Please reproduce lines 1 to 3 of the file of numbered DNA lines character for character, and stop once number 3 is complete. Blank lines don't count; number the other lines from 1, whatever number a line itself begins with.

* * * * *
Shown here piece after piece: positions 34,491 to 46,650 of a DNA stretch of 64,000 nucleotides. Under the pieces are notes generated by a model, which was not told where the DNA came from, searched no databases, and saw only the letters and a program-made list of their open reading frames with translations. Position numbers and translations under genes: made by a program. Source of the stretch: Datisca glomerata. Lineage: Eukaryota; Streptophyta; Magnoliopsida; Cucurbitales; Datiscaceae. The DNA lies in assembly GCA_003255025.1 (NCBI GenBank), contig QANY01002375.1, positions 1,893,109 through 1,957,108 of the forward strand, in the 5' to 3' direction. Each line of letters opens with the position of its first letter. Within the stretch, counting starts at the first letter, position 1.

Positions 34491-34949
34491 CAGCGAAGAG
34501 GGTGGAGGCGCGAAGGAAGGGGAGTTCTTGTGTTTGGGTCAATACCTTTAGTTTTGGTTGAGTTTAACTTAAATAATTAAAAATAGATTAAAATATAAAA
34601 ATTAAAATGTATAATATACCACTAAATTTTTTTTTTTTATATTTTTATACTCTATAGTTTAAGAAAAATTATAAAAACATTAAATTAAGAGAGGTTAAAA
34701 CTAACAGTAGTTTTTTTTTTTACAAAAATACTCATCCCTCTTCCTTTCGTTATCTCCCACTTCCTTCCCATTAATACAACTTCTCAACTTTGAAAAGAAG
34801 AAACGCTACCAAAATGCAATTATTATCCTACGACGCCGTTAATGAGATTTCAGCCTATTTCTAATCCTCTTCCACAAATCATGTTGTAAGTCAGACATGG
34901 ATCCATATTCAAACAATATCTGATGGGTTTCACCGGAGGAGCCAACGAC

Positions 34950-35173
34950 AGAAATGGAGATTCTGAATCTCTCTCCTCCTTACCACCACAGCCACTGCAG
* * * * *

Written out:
Shown here piece after piece: positions 34,491 to 46,650 of a DNA stretch of 64,000 nucleotides. Under the pieces are notes generated by a model, which was not told where the DNA came from, searched no databases, and saw only the letters and a program-made list of their open reading frames with translations. Position numbers and translations under genes: made by a program. Source of the stretch: Datisca glomerata. Lineage: Eukaryota; Streptophyta; Magnoliopsida; Cucurbitales; Datiscaceae. The DNA lies in assembly GCA_003255025.1 (NCBI GenBank), contig QANY01002375.1, positions 1,893,109 through 1,957,108 of the forward strand, in the 5' to 3' direction. Each line of letters opens with the position of its first letter. Within the stretch, counting starts at the first letter, position 1.

Positions 34491-34949
34491 CAGCGAAGAG